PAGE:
- ICRA Lanka says financial institutions were on weaker footing even before pandemic
- Cautions about bad and reckless borrowers seeking free rides on easy money
- Says reduction in policy rates beyond a certain point may not generate appreciable expansions in credit
- Notes credit guarantee scheme, step in the right direction as it improves risk appetite
The extremely dovish monetary policy and liquidity injections into the system may be required to resuscitate the pandemic-hit economy, but that should not undermine the strength and stability of the financial institutions as excessive credit could increase credit risks of the system, specially at a time when certain rules on capital, liquidity and supervisory requirements are relaxed, according to ICRA Lanka.
Sri Lanka’s Central Bank cut its key policy rates for the fifth time last week, bringing the year-to-date cut in key rates to 250 basis points. The monetary authority also reduced banks’ Statutory Reserves Ratio (SRR) by 300 basis point—releasing about Rs.180 billion in liquidity, introduced Rs.150 billion concessionary credit scheme and set up a credit guarantee scheme undertaking to underwrite up to 80 percent of the risk in case of default, among a string of measures to accelerate the credit flows into the real economy.
However, ICRA Lanka, a part of Moody’s, cautioned that the heavy-handed credit expansion inevitably leads to build up excessive credit risks and inefficient allocation of funds as it could attract bad borrowers, who already had a poor financial standing even before the pandemic, and reckless borrowers who do not have a genuine requirement to borrow but are attracted to the low rates.
“With real interest rates falling to lower single-digit levels, the quest for yield will be on. This could drive individuals and companies to take riskier investment positions. The repercussions of such an event can be devastating on the faltering economy as seen from past events,” the rating agency noted.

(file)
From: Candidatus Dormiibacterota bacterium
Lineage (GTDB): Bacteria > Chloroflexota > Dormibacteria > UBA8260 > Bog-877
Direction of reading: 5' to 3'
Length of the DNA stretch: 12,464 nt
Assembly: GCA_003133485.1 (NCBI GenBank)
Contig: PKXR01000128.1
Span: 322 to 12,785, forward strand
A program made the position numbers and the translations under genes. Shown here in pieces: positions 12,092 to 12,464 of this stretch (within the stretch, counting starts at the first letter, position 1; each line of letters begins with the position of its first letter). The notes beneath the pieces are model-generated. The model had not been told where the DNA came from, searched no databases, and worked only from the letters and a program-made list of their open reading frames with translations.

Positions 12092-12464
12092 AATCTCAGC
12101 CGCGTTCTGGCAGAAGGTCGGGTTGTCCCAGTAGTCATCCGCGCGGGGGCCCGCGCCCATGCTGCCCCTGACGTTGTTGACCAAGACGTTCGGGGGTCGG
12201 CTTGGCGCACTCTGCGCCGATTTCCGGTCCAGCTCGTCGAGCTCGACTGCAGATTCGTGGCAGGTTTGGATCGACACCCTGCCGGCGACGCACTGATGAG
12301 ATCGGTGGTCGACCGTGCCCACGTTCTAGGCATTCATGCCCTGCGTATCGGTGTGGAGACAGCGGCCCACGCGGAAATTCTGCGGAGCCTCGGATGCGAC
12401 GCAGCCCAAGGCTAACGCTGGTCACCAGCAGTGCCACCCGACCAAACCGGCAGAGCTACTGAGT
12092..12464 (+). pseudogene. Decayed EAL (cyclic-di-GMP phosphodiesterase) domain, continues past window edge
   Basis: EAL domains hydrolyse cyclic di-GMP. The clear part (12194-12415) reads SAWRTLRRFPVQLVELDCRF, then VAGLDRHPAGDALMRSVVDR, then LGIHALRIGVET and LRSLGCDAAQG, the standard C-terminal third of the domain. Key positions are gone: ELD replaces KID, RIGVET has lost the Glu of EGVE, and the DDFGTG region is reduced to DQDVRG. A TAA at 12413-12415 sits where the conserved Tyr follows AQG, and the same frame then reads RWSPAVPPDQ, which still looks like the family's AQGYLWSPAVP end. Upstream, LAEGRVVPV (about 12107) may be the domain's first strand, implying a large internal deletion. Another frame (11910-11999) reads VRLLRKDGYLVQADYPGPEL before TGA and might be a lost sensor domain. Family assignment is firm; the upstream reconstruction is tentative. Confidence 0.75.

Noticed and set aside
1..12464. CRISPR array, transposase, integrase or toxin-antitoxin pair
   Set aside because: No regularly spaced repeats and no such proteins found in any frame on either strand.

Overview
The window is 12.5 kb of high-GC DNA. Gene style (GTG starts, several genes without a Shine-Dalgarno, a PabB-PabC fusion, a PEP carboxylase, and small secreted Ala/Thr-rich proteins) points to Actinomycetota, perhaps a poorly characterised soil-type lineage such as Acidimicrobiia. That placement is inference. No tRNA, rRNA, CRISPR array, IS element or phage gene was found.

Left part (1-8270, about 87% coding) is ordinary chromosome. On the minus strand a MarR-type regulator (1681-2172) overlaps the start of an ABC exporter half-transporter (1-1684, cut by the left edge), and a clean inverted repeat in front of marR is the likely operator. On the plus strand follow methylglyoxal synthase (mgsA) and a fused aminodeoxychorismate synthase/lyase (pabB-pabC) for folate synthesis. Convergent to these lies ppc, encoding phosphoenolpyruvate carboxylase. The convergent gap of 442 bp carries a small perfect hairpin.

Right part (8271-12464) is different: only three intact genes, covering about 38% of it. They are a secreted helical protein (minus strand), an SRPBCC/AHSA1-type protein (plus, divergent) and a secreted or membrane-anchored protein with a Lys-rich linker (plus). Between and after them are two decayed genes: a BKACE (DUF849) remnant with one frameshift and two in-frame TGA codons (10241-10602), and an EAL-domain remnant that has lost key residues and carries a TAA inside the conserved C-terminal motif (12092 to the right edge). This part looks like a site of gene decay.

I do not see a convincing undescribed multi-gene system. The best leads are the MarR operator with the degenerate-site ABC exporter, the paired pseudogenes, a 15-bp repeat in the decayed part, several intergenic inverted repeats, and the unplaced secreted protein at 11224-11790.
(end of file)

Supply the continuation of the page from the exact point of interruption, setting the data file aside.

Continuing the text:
ICRA Lanka appears extremely concerned of these likely developments given the relaxed rules on the country’s financial system in response to the pandemic at a time when financial institutions were already on a weaker footing due to deterioration in asset quality and dwindling profits.
“Given the recent relaxation of macro-prudential requirements, these trends could increase the credit risk for the system,” ICRA Lanka said.
In order to support pandemic-hit individuals and businesses through banks and finance companies, the Central Bank relaxed capital and liquidity rules, various supervisory requirements, recognition of non-performing loans and loan loss provisions of the financial institutes.
With smaller capital bases, financial institutions now operate with higher leverage, which could increase their vulnerability if credit expands rapidly while the relaxed supervisory requirements delay the recognition of the issues.
The rating agency also said the reduction in policy interest rates beyond a certain point might not generate appreciable expansion in credit in the economy as the financial institutions’ risk appetite would not improve in a state of crisis.
However, it viewed the recent credit guarantee scheme as a step in the right direction to improve the risk appetite, but its success depends on whether the banks can recover the value of the guarantee in a timely manner in case of defaults.